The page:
The theif deserves to have his liberties taken away because they're a danger to society. You can't hold someone against their will - unless they are a criminal and you are detaining them after you tackled them down and are waiting for police. That's behavior that is normally totally unacceptable. Unless they deserve it.

    I don't think you can pull deserve out of the equation.

    Just make sure the violator, not the victim, deserves it.
    Don't know how much it'll bend til it breaks.

  10. #20
    ^He pronks, too! Magic Poriferan's Avatar
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    Quote Originally Posted by Ivy View Post
    I sincerely do not think it is bullshit to put my focus on the criminal after a sexual assault takes place, and to treat the victim only with compassion.
    Nor do I.

    Quote Originally Posted by Ivy View Post
    I've already said that I do teach my daughter ways to protect herself. What I take issue with is the idea that we ought to teach young women how to avoid being sexually assaulted in such a way that implies that if they ever are, it's because they didn't protect themselves well enough and therefore their own fault because, well, men are just like that. Men are like that in part because we're not teaching young men the importance of consent. There are violent criminals who are just going to assault people, yes, but there are also guys who think as long as she doesn't verbally say "no" that it's totally a "yes." We have to teach our young men that they cannot proceed without affirmative consent.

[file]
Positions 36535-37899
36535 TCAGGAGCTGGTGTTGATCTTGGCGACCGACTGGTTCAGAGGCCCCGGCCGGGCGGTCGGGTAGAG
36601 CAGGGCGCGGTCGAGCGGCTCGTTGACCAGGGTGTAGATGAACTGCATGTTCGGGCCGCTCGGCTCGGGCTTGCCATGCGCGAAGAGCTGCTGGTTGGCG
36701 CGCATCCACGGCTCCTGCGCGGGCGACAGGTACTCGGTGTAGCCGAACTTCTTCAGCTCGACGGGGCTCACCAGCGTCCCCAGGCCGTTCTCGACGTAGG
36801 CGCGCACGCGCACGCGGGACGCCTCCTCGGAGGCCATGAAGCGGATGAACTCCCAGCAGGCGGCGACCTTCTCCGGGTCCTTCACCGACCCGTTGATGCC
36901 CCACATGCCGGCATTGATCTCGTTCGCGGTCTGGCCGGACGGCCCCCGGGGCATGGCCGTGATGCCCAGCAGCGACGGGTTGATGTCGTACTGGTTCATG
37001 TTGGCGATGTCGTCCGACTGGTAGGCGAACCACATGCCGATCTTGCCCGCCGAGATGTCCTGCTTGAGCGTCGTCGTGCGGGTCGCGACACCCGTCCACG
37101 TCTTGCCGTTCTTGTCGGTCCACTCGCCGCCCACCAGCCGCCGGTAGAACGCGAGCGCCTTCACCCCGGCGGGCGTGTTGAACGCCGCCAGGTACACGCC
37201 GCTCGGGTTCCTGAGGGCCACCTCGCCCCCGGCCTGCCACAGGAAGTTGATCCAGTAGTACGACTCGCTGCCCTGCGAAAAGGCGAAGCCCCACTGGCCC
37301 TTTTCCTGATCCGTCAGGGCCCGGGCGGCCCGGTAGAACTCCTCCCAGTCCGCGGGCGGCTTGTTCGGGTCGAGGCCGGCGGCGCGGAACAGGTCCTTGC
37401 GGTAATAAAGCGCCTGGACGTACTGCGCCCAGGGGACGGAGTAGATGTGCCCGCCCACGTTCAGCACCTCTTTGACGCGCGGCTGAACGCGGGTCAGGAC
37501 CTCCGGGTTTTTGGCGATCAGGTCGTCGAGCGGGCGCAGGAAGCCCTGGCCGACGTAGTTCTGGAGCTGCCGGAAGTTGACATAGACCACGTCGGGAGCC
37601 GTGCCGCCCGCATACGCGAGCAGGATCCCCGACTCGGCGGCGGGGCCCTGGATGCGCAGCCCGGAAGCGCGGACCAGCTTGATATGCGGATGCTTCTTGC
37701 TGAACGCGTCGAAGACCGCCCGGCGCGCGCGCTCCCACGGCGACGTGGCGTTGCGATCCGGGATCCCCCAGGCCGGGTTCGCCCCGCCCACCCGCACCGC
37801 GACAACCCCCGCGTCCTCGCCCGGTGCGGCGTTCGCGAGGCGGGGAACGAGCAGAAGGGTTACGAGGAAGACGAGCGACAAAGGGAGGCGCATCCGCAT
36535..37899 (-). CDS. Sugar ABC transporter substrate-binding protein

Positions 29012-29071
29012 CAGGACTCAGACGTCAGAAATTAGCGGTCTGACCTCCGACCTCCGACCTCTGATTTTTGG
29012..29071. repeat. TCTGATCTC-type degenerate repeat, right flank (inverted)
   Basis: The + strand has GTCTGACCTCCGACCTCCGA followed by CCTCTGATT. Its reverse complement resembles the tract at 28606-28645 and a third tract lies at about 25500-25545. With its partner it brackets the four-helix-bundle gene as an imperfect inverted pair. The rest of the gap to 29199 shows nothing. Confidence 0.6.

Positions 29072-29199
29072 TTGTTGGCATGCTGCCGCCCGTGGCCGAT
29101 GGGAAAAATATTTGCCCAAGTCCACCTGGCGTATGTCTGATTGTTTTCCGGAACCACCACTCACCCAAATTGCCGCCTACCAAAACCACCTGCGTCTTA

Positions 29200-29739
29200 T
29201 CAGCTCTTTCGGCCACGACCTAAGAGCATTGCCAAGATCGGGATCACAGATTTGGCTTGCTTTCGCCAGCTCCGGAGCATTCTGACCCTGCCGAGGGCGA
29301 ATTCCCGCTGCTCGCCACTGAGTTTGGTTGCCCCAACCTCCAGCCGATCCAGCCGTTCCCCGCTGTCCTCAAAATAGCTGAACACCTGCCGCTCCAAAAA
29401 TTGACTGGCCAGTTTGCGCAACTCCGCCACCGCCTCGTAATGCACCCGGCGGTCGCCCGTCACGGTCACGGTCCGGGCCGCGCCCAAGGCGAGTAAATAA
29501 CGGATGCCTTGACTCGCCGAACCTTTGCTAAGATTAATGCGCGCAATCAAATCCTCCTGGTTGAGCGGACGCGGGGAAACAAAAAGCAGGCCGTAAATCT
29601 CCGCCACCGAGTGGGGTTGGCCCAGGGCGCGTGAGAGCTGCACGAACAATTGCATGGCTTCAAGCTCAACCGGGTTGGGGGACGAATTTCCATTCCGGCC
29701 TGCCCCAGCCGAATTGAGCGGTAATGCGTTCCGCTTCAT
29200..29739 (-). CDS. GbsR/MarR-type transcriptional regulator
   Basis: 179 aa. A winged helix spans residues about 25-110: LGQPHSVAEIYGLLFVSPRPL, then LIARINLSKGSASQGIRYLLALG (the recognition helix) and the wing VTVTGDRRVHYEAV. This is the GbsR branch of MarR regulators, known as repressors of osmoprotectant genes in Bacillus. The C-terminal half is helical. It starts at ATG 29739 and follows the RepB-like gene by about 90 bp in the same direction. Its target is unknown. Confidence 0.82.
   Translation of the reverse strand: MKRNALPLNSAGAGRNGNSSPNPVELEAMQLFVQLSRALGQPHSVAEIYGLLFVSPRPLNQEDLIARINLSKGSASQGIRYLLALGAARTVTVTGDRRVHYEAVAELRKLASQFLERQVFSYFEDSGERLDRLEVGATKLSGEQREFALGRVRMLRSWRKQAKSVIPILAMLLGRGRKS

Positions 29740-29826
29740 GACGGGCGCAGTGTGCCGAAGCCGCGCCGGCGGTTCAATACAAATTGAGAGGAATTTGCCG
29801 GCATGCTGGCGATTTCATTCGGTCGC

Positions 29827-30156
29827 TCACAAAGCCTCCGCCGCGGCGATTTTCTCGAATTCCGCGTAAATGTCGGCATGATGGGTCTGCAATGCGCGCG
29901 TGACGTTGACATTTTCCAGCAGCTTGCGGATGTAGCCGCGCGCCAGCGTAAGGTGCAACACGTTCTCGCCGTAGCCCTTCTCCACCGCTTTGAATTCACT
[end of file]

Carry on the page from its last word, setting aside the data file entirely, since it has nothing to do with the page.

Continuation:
Before the fact, we do need to teach young women how to protect themselves. But after the fact, it doesn't do anybody any good to say "well, you should have done X/Y/Z and then maybe you wouldn't have gotten sexually assaulted." It happened- she's now traumatized, and that response only compounds the trauma.
    And I'm not suggesting we do the bold part. Indeed, my point is that somehow observing cause and effect results in someone think that you advocate the bold part, which is weird and counter-productive.

    I am also saying that I agree with all the things you think we need to teach people, and the best way to do that is with a rational and true argument. Pretending there's no culpability is neither. I further add that it possiby also becomes an argument to disempower women. That is, the fact of needing to pretend that there is no culpability implies that in the case of culpability a woman really would have deserved it.

    Quote Originally Posted by Bamboo View Post
    How about: does the thief deserve to go to jail? Do they deserve to be punished/isolated from society/intervened on?

    The theif deserves to have his liberties taken away because they're a danger to society. You can't hold someone against their will - unless they are a criminal and you are detaining them after you tackled them down and are waiting for police. That's behavior that is normally totally unacceptable. Unless they deserve it.

    I don't think you can pull deserve out of the equation.

    Just make sure the violator, not the victim, deserves it.
    Actually, I do oppose that. It is better to get to the ultimate point. We are putting the thief in jail because he is a danger to society and jail will restrict him in a safe way. When a sentence becomes a matter of what the criminal deserves, the sentence tends to become self-serving. The point becomes that X is just supposed to happen to a person who does Y, regardless of utility.
    Go to sleep, iguana.